Nigerian court backs woman’s right to become Christian

A court in northern Nigeria has issued an order protecting an 18-year-old convert to Christianity from members of her own family who were threatening to kill her for abandoning Islam. The ruling sends a signal that the fundamental right to change religion must be guaranteed in Nigeria, even in those states that enforce Islamic shari’a law.

Picture of Borno State Judiciary, Sharia Court of Appeal/Facebook

Twelve northern Nigerian states, including Borno, have introduced Shari’a law. Borno State Judiciary, Sharia Court of Appeal/Facebook

Eighteen-year-old Mary Olowe (not her real name) had faced death threats from her father and brothers after converting to Christianity,  ADF International reported.  Fearful for Mary’s life, her mother helped her escape and find safety in a Christian community. 

After Mary and her mother sought a restraining order, a high court in northern Nigeria handed down an order of perpetual injunction against her father and brothers. 

The order stated: “the defendants are hereby restrained from threat and attempt on the life of the applicant following her decision to change from the practice of Islam to Christianity and also not to breach her fundamental rights as to the choice of her religion or thoughts.”  

Convictions under shari’a law 

It is not known in which part of northern Nigeria Mary lives. For her own protection few details of the case have been made available. But 12 states of largely Muslim northern Nigeria follow shari’a law, which generally forbids Muslims from converting to other faiths (although non-Muslims may convert to Islam).  

In these states, shari’a operates in the criminal as well as the religious domain. Although the application of shari’a varies from state to state, blasphemy appears to be a capital crime in all of them, according to the Council on Foreign Relations (CFR).  

Also Muslims who abandon or question their faith can face prosecution under Islamic law. In Kano State, a shari’a court sentenced 13-year-old Omar Farouq to 10 years in jail in 2020 for alleged blasphemy, while Yahaya Sharif, a 22-year-old musician, was handed the death sentence in the same year for sharing a song with purportedly profane lyrics on social media. Farouq was cleared of the charges and released the following year, after international appeals to then-president Muhammadu Buhari. He is said to have fled abroad. Yahaya remains in prison as he appeals his case to the Supreme Court of Nigeria.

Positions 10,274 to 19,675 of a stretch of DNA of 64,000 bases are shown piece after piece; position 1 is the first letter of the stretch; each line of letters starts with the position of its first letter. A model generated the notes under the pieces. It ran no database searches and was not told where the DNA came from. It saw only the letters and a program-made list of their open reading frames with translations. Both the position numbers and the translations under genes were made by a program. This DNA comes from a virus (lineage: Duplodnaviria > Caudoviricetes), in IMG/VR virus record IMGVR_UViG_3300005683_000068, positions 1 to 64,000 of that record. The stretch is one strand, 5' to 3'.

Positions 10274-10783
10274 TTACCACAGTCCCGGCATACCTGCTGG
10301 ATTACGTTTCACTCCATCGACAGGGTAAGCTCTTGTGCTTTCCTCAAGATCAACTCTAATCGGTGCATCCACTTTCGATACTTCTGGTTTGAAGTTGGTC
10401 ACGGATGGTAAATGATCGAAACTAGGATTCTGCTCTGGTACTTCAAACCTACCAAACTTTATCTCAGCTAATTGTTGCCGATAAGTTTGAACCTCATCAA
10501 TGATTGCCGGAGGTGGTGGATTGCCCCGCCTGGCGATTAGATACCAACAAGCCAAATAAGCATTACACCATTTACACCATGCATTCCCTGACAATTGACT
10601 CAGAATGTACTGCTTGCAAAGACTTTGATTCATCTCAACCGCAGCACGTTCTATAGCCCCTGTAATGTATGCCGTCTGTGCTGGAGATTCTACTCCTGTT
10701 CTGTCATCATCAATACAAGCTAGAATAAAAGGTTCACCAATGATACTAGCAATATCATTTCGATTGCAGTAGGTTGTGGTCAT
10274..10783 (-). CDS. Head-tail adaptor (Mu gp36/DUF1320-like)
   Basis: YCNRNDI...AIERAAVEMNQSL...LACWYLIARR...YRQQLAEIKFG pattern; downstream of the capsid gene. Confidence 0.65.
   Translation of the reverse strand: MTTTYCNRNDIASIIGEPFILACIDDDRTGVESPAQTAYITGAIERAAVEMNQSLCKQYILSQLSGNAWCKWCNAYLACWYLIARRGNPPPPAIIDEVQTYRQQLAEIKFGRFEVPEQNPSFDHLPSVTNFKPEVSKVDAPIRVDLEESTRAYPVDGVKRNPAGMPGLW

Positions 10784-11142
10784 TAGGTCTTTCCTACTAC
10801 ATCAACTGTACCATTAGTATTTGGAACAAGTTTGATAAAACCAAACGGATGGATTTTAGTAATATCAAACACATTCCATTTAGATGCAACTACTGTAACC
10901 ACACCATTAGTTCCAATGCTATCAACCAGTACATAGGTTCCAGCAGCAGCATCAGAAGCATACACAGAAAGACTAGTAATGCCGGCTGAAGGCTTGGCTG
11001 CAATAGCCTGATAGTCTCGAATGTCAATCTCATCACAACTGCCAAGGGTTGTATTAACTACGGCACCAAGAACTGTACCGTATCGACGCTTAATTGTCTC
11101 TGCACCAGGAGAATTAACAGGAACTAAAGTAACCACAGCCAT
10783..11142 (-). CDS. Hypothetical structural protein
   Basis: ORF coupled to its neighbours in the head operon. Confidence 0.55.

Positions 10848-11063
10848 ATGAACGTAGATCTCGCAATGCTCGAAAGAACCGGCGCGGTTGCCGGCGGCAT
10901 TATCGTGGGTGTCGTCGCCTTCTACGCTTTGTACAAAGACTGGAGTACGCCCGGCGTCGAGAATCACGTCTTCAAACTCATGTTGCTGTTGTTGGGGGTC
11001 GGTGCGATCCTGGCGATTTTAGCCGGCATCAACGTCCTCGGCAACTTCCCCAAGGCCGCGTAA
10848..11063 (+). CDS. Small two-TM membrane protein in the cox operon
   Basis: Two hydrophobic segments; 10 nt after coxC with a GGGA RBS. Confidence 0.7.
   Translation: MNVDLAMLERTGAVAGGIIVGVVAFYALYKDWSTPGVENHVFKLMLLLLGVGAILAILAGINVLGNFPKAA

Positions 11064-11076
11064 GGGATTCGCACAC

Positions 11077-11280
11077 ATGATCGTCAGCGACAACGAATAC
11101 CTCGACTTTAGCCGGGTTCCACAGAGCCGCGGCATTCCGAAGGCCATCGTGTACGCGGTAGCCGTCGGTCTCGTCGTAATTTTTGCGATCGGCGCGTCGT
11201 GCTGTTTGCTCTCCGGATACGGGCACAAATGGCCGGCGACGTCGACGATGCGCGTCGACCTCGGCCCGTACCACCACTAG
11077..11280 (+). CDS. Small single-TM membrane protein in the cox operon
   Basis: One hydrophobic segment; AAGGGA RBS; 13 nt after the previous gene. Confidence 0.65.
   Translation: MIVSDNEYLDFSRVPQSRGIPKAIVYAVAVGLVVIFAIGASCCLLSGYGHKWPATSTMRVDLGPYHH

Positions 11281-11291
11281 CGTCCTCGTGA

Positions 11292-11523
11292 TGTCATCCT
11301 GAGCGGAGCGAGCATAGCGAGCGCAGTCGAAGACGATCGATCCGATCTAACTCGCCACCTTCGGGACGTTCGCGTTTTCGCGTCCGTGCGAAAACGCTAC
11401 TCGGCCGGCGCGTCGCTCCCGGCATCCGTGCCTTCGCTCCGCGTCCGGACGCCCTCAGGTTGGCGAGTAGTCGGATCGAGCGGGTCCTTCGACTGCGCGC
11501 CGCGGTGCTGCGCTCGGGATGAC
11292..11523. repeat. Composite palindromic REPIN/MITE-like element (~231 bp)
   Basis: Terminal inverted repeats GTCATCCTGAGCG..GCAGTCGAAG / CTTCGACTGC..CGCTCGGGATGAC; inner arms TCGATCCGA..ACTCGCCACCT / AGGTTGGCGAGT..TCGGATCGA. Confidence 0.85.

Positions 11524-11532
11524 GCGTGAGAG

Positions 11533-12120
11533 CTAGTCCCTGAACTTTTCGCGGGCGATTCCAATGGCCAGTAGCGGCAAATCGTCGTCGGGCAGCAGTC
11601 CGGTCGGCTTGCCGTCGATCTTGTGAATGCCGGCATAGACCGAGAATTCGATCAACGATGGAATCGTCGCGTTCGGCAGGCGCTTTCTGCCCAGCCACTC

Christian convert Mary Olowe. ADF International

Christian convert Mary Olowe. ADF International

Rights under Constitution 

These widely publicized cases highlight the incompatibility of shari’a law with the Nigerian Constitution. 

In Nigeria, the freedom of thought, conscience and religion is enshrined in the Constitution as a natural right. The explicit right of every person to change their religion or belief echoes Article 18 of the Universal Declaration of Human Rights (UDHR). 

Under the Constitution, federal law takes precedence over state law, including shari’a. In issuing a protection order in the case of Mary Olowe, the high court recognised that the Constitution prevails in matters of religion. 

The federal authorities have, in the past, prevented inhumane shari’a sentences being carried out and have overruled shari’a decisions that go against federal law, according to the CFR.  

Mob law 

While the authorities can prevent shari’a judgments being carried out, they are often unable or unwilling to prevent mob attacks on individuals accused of conversion or blasphemy.  

Shari’a and its punishments appear to command widespread popular support in the states where it is in force. In the case of Yahaya Sharif, a mob burned down his house after his arrest, and faced no consequences. 

This culture of mob violence reached a peak in May 2022 when Deborah Emmanuel Yakubu, a Christian college student in Sokoto, was stoned and beaten to death by her classmates, and her body burnt, after being accused of blasphemy.  

Local police authorities did little to stop the attack once it had begun. Only two attackers have been arrested, and the charges brought against them were condemned by the Nigerian Bar Association as no more than slaps-on-the-wrist. Those charges inspired mobs to torch churches in Sokoto and demand the release of the attackers.  

Copycat accusations 

Copycat blasphemy accusations and mobs spread in the days following Yakubu’s murder. Rhoda Ya’u Jatau, who shared a video apparently condemning the attack on Yakubu, was herself accused of blasphemy and has been imprisoned since May 2022. Hours prior to the opening of Jatau’s trial in Bauchi on December 16, an angry crowd gathered in front of the high court. There were reports that Muslim youths had planned to seize Jatau from prison guards and stone her to death as she was brought to court. 

These violations of religious freedom come on top of extreme levels of violence and insecurity in Nigeria fueled by an Islamic insurgency in the northeast and attacks by Islamist Fulani militants across the Middle Belt. According to a report by Intersociety,5,068 Christians were killed in Nigeria in 2022.